The rich man in Jesus’s story is in quite a predicament, isn’t he? Things are not going as he expected them to at all. Having arrived in Hades, not so much the heaven and hell of traditional Western Christianity, but a general place of all the dead, he is not getting the treatment he expected. Understanding riches to be a sign of God’s favor he seems surprised to be tormented by flames while Lazarus, the man who was clearly cursed with poverty and illness, is being comforted in the bosom of Abraham. The rich man doesn’t miss a beat, though. He knows just want to do. He will order someone to fix his agony for him.Continue reading
The video of this sermon being preached appears at the bottom of the post.
This morning’s reading from the gospel according to Luke, his account of the ministry of John the Baptist and remarkably brief telling of the baptism of Jesus, starts with a litany of governmental leaders. Luke tells us who all the powerful people are in the Roman world and in the regions that will be important in Jesus’ ministry – Judea, and Galilee, and more. He mentions by name not only the governmental leaders of the leaders of the Jewish community who work in some relationship with the governmental leaders, a relationship that will become important to remember several years later when all of these empire leaders conspire to put Jesus to death.
Luke starts with this time stamp and this recognition of the “powers and principalities,” but then very quickly pivots and in the same sentence says the word of God came not to these, but to John, the son of Zechariah, who was in the wilderness. The word of God, Luke is telling us, the words that John delivered, the ministry he was about, is for and among the people of God. John’s words that we heard, and will hear more about, are kind of harsh, right? They do not tiptoe around and make the people feel good. They do not allow the people who hear them simply to cast judgement on the evil empire or those corrupt rulers in Rome (or liars in Washington) and absolve themselves from any guilt. They confront us, and they call us to listen up and pay attention. This repentance stuff starts at home.Continue reading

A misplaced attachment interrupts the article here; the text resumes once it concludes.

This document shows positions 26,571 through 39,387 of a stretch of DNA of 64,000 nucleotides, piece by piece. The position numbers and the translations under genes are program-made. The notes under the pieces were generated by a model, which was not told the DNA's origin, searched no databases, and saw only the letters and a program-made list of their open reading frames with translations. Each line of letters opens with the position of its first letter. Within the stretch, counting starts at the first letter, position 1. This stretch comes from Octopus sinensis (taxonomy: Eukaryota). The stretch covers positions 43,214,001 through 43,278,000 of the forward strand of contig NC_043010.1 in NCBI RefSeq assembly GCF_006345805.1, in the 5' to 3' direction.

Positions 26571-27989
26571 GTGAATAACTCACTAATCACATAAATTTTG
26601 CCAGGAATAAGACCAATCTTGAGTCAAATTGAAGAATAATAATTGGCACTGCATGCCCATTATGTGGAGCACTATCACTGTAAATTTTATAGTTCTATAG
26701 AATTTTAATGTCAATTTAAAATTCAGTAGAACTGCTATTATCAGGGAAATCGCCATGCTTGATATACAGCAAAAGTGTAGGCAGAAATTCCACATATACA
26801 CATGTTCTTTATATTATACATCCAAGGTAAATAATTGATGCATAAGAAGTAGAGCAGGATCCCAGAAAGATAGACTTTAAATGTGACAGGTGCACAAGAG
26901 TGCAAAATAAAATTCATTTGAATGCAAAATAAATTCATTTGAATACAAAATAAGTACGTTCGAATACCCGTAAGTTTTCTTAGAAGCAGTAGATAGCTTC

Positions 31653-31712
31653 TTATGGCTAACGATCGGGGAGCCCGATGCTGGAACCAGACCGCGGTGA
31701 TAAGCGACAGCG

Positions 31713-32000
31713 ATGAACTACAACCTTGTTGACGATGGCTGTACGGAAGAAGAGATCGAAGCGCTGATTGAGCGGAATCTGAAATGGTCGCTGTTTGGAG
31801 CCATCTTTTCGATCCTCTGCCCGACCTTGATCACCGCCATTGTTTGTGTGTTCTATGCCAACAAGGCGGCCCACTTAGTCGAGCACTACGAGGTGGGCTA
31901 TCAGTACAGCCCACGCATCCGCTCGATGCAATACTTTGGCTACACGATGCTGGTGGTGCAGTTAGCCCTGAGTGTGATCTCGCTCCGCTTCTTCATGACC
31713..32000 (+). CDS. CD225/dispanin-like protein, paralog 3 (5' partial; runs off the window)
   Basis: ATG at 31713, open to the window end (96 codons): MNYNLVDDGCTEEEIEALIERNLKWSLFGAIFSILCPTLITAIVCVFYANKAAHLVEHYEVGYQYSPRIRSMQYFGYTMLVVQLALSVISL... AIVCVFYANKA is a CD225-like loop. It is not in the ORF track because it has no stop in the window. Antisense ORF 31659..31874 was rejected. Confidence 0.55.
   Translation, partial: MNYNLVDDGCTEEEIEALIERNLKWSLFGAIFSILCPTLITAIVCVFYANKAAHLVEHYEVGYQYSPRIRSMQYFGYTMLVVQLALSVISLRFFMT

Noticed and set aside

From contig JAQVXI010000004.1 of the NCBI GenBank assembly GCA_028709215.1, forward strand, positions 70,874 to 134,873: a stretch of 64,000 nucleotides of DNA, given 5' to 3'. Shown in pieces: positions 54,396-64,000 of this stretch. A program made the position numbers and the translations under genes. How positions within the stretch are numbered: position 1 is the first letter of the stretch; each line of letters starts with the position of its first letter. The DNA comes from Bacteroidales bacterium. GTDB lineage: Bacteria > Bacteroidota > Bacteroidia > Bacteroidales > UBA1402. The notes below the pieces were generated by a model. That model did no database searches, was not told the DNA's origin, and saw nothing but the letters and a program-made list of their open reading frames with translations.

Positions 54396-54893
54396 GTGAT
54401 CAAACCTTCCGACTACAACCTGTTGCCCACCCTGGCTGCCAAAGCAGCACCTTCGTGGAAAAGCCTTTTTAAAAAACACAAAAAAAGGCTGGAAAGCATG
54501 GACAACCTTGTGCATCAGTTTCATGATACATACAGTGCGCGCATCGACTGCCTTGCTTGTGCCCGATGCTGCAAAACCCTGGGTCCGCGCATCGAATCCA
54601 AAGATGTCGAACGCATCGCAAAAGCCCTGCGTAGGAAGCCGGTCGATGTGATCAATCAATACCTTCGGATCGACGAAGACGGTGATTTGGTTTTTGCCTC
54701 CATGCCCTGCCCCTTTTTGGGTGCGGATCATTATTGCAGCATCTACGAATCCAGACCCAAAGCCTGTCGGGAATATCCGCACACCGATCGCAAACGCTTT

At the playground once with my children, I saw a dad waiting with his son for some space to clear up on the jungle gym. The only parent in that area, while helping his son wait patiently, he also helped some other children make their way safely to the top. Even after his little boy had reached the high platform he kept helping the others, spotting them so a potential fall wouldn’t be so dangerous, giving a hand to steady them if they got a little wobbly. Another dad came jogging up when he saw his daughter getting some assistance. He thanked the first dad and apologized for not being there, but the first dad simply smiled and shrugged, “Hey, we’re all in this together!” Continue reading
The Song of Zechariah found in Luke 1:68-79, are some of the first words the priest uttered upon the birth of his son, John, the cousin of Jesus, the one we know as John the Baptist. Zechariah had been made mute by the angel Gabriel at the start of his wife’s pregnancy because of his fear and disbelief, but when the child was born and Zechariah and Elizabeth named him John as Gabriel had instructed them, his tongue was freed and filled with Holy Spirit John’s father, Zechariah, spoke this prophecy. Listen now for the words he proclaimed.
Zechariah had been silent for the entire duration of Elizabeth’s pregnancy. Silent. He spoke not one word. He didn’t ask how she was feeling. He didn’t wonder aloud with her when the child would come. He also didn’t stick his foot in his mouth asking inappropriately about just how big her stomach would get, so maybe there were some advantages. But Zechariah had been silent the entire pregnancy, unable to speak at home or in the temple. Continue reading